Great storytelling may be the most powerful human skill. Empires have been built by lone individuals whose enthralling narratives convinced their compatriots to join the cause. In the right hands, these narratives can rally hearts and minds to achieve a common purpose that serves the greater good, as when John F. Kennedy challenged his fellow Americans to go to the moon.
In the wrong hands, however, great storytelling can lead to untold destruction. And that’s especially true in finance.
Investors waste billions each year in the pursuit of false and misleading narratives. Maybe a charismatic founder — WeWork’s Adam Neumann, for example — convinces them that a traditional real estate company should be valued at technology stock multiples. Or an asset manager persuades them to buy thematic securities when they’re trading at their peaks, say cryptocurrencies in 2017 or cannabis stocks in late 2018 and early 2019. Or in the midst of a real estate bubble, an eminent economist points out that US housing prices have never declined on a national level, convincing many that they can’t fall. The appeal to authority, or the ad verecundiam fallacy, thus gives investors false comfort in flawed investment propositions.
Take the recent performance of the value factor, which is defined as buying companies with low price-to-book multiples and shorting those with high price-to-book multiples. The strategy has disappointed for years. “It has become a bad environment for value and this time is different,” some say. Why? Because intangibles have increased as a percentage of the valuations of fast-growing tech companies and thus rendered value obsolete.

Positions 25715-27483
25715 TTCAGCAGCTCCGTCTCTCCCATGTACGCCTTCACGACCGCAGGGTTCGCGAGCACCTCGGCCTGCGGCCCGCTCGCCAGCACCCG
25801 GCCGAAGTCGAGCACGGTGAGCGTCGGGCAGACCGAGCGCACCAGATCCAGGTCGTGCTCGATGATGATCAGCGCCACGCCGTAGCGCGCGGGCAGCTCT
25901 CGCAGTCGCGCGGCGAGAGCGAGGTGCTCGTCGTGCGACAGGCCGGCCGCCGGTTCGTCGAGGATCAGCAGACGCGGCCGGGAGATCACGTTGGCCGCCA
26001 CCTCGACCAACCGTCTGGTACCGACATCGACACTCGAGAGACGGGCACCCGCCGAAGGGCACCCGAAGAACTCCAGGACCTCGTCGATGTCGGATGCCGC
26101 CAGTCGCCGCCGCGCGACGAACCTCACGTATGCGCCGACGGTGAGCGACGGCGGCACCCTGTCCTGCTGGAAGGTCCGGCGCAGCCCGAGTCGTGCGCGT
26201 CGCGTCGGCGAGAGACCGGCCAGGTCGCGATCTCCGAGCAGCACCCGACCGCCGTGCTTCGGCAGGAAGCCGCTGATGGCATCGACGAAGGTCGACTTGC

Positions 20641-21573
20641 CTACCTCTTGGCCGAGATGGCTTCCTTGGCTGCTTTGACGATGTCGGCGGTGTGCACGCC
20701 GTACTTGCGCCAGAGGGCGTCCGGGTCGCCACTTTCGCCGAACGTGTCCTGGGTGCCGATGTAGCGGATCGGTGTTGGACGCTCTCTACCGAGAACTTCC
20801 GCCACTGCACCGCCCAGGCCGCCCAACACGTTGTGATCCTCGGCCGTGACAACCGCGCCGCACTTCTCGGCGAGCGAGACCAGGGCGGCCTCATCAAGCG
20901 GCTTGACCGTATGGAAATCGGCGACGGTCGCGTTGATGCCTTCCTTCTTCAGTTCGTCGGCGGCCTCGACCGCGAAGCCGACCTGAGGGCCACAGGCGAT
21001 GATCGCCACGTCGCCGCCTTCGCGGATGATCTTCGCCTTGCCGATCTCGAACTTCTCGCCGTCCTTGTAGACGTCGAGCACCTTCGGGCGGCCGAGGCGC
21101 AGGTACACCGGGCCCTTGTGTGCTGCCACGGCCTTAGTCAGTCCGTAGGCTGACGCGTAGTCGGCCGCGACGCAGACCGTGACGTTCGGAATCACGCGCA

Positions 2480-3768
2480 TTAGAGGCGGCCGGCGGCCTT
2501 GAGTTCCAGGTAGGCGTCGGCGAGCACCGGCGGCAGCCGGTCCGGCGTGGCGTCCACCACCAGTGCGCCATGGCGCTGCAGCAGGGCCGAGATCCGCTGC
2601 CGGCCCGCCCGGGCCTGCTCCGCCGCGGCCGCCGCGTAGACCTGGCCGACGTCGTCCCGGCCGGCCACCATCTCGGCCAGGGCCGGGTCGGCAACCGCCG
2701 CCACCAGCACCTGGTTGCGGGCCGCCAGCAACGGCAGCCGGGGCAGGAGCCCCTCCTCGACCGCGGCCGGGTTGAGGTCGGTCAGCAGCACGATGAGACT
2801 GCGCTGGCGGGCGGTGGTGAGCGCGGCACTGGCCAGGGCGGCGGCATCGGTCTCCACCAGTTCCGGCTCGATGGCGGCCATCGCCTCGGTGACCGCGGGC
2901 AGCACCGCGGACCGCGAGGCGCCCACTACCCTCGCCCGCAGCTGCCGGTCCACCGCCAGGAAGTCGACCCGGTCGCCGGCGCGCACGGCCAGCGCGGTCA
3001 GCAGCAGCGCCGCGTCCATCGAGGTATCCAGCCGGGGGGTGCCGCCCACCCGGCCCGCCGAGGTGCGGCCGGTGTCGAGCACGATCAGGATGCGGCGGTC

We are suckers for stories and this one has a simple and intuitive appeal that is hard to resist. Valuing tech firms on traditional price-to-book multiples does feel like an outdated approach. We’ve all seen how tech companies have transformed modern life, from how we meet with colleagues (virtually via Zoom) to how we order groceries (from the couch). All this combines to create a compelling narrative that’s easy to accept: Traditional value investing has been so challenging over the last decade because the market caps of tech companies are based almost entirely on intangibles.
But is this narrative correct? Are intangibles responsible for the poor performance of the value factor?
The Rise of Intangibles
From an accounting perspective, intangibles are assets that are not substantial or material, that we cannot touch. They are a hodgepodge of brand value, client loyalty, goodwill, innovation, and corporate culture, among others. All intangibles are distinct and not directly comparable between firms.
AOL included $127 billion in goodwill when it bought Time Warner in 2000, for example, and so paid a substantial premium relative to Time Warner’s book equity. Today, that transaction is widely seen as a failure because the combined company wrote down $99 billion of goodwill during a 2002 impairment test. That may sound like a lot of money, but it is a fraction of the intangible value implied in the FAANG stocks’ current market capitalizations. Among these five companies, the average ratio of book equity to market capitalization is 8% so they have few tangible assets. Netflix, for example, has a market capitalization of more than $200 billion, but only $8 billion in book equity.
FAANG Stocks: Book Equity vs. Market Capitalization, US Billions
For traditional value investors, the high price-to-book multiples of the FAANG quintet and many other tech stocks have made them prime candidates for shorts. Yet these companies have generated outsized returns, so shorting them has contributed to poor value factor performance.
But the technology sector is much more influential in the US stock market than it is in Europe or Japan. Intangibles as a percentage of market capitalization in the US markets increased between 2009 and 2020, reflecting the emergence of the FAANG tech giants. But Europe hasn’t seen similar growth over the last decade and the ratio in Japan is where it was in 2013.
Intangibles / Market Capitalization across Stock Markets
Intangibles vs. Value Factor Performance